A university needs more than just teachers, students, and educational tools. A university needs many people who behind the scenes ensure that classrooms, labs, houses, offices, fields, and so many other places at Wesleyan are the kinds of spaces in which we can learn, discuss, inquire. This week we will celebrate some of those people in an outdoor performance piece. WesWorks features students and folks from Custodial Services and Physical Plant who help make our campus a beautiful and hospitable environment for learning. Allison Orr’s Forklift Danceworks has been collaborating with workers and students to build relationships and will perform this week at 7 p.m. Thursday-Saturday, starting on Andrus Field. “I think this [show] opens up a world of understanding for students of the incredible support network that is on a university campus,” said the CFA’s Rani Arbo in a recent article.
Building on seven years of Forklift Danceworks’ engagement with Wesleyan, WesWorks was developed through a series of residencies and intensive course collaborations over the past year and a half. The multi-site outdoor performance invites the audience to witness the virtuosic and skilled work of Facilities staff as performed by the workers themselves, and to celebrate their indispensable place at Wesleyan.
You can read more about the performance and the work leading up to it here. You can also reserve a spot!
I remind my colleagues whenever I get the chance that whatever our job titles at Wesleyan, we are all educators. I look forward to admiring the work and learning from fellow staff members this week!
There’s a chill in the air, and the leaves are changing colors. Midterms are around the corner, and we’ve already had dance recitals and a home football game (what a dominating performance). After great preparation and more than a little anxiety, with masks and regular testing, we are having a much more normal semester than I’d feared in mid-August. One month into the semester, I know that students and faculty are making progress on important projects, and staff is supporting that work while planning for Wesleyan’s long term future.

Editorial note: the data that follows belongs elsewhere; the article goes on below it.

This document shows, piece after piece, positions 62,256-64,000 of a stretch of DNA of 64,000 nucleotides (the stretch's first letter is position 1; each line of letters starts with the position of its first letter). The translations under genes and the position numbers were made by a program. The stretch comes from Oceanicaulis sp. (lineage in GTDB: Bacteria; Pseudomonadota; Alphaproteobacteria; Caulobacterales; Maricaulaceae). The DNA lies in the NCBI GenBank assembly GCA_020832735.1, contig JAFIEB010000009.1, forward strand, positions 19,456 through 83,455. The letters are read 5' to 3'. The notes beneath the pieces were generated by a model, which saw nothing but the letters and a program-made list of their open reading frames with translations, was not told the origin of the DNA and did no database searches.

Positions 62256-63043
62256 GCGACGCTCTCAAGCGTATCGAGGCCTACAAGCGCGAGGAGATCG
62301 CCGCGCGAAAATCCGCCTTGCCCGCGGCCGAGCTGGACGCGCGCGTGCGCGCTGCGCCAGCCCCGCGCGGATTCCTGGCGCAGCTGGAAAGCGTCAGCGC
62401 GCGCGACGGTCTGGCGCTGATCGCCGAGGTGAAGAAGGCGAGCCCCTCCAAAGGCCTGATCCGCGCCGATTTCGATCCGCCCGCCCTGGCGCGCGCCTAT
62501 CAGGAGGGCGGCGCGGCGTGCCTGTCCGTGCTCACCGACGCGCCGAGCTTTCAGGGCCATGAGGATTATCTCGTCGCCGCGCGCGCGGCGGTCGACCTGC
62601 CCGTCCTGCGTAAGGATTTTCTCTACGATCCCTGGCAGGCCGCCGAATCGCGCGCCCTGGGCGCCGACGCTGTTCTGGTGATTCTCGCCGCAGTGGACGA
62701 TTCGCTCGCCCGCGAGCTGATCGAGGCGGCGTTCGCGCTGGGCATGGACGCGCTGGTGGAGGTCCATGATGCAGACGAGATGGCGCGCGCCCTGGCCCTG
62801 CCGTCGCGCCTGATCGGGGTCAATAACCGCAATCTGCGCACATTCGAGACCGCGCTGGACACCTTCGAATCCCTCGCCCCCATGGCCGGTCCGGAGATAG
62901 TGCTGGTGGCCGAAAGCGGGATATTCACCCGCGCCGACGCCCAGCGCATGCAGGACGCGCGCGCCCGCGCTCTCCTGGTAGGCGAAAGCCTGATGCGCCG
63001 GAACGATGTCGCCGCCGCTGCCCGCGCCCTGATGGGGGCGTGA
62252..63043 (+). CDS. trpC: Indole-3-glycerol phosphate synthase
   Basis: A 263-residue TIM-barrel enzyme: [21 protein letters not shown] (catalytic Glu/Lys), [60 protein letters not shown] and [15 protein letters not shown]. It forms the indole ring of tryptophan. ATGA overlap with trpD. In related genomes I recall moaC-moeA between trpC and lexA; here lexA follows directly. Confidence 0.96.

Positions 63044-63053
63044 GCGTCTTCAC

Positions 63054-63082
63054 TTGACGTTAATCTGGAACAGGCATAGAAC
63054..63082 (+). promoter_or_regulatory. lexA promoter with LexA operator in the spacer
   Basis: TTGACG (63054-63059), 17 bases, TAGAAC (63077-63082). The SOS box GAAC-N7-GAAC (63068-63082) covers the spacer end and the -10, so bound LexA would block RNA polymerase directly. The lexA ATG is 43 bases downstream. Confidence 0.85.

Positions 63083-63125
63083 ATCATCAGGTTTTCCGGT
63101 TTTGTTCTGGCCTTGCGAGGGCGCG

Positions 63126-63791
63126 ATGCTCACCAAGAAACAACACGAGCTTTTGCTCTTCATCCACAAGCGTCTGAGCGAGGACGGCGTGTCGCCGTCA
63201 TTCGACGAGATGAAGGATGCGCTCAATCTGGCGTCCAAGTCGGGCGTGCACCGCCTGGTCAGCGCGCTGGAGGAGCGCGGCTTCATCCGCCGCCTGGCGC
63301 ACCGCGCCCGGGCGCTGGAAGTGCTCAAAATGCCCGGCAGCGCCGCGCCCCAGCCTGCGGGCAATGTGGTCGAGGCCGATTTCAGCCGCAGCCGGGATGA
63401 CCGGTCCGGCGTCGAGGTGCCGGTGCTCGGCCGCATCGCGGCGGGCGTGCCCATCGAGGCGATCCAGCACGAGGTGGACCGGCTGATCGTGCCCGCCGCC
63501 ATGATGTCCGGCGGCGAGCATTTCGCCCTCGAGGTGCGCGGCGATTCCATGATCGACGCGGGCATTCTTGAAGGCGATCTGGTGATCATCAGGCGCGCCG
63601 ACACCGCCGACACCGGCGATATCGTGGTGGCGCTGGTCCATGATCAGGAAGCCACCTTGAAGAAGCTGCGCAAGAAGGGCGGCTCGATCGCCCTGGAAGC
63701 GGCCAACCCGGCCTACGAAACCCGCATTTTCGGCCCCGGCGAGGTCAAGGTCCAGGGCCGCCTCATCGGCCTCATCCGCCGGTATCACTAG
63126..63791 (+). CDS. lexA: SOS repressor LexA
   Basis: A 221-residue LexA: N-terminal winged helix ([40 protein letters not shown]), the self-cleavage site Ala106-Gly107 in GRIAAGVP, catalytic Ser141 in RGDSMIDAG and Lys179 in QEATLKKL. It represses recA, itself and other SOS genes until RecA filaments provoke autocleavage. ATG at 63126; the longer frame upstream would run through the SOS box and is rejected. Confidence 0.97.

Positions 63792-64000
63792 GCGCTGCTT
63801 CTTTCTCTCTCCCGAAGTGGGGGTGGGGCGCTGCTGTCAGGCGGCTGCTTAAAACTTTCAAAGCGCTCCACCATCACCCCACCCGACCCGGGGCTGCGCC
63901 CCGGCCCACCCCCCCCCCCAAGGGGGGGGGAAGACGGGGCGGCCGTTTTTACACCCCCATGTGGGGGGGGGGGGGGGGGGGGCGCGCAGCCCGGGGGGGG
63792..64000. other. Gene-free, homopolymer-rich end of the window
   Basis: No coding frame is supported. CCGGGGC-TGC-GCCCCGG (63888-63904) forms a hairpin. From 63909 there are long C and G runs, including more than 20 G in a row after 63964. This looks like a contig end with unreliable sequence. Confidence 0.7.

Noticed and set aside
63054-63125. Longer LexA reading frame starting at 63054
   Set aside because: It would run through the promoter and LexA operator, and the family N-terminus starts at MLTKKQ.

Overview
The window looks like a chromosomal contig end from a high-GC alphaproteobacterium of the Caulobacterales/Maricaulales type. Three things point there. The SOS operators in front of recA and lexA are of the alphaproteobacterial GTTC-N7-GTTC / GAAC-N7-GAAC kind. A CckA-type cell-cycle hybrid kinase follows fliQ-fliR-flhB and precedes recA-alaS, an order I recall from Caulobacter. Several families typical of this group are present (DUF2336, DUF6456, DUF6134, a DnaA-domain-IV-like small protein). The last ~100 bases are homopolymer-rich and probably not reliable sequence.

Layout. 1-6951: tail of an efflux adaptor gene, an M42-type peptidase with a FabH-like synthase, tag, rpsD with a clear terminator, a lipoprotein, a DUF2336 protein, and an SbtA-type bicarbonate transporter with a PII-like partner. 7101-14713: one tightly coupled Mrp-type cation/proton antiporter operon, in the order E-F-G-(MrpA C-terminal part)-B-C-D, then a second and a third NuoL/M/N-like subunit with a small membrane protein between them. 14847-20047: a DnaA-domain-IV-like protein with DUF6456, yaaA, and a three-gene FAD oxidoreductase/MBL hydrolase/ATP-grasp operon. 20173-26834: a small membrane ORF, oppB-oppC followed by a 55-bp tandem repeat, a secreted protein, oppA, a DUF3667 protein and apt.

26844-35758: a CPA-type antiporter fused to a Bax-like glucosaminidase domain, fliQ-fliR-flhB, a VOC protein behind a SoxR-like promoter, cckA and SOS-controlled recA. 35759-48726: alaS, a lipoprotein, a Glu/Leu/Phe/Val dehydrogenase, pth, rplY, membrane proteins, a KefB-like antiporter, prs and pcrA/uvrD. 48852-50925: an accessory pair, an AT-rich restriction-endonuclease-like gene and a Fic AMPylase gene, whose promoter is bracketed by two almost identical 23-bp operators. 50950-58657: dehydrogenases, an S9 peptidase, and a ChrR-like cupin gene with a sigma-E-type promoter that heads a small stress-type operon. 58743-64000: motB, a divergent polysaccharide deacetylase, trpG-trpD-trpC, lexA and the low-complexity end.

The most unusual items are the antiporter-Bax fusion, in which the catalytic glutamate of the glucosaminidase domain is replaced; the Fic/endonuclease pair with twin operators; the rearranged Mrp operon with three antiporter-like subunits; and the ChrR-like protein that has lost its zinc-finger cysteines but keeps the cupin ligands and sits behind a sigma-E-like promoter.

I’ve already mentioned how much fun I’ve had seeing our students perform at a high level in athletics. And this week something terrific happened when NESCAC chose three Wesleyan students as players-of-the-week!
Liam Devanny ’23 – the men’s soccer goalie who has been super in the net for the Cardinals.
Brina Kuslak ’23 – the women’s volleyball middle blocker was a “kill machine” for Wes during the last week. (Check out the games this weekend!)
Audrey Lavey ’23 – the women’s soccer forward had three goals during the week, including two within a few minutes against Bowdoin.
As we move into October, let’s cheer on the Wes folks doing great things all around campus. And let’s stay vigilant about reducing Covid risk…. By doing so, we make everything else possible.
Yesterday I finally found some time to see our students out and about in the late afternoon. I say “out and about,” though it would be more accurate to say many were working hard. I was heading over to see the women’s soccer game, and on the way, and I saw baseball players training, runners getting race-ready, the women’s lacrosse team doing strength drills, the football team preparing for Saturday’s home contest against Hamilton, and some men just leaving what must have been an intense lacrosse workout. I thought I saw a volleyball net outside, but it was coming down as I walked toward Smith Field.
The women’s soccer team is having a great season, and it was fun to see them in action. Keeping their impressive win-streak alive, they scored three unanswered goals in the first half, and it was inspiring to see their level of skill and quality of teamwork. This afternoon I’ll get a chance to see the men’s soccer team take on Trinity College on Jackson Field, and with any luck, tomorrow I’ll see the amazing volleyball team face off against Connecticut College.
I love seeing our students perform at the highest level, whether it be in athletics, the arts or in poster sessions about their research. I bet almost everybody at Wesleyan has friends on a team or in a dance, theater, or orchestral performance, or in a band, and that you take the opportunity to cheer them on!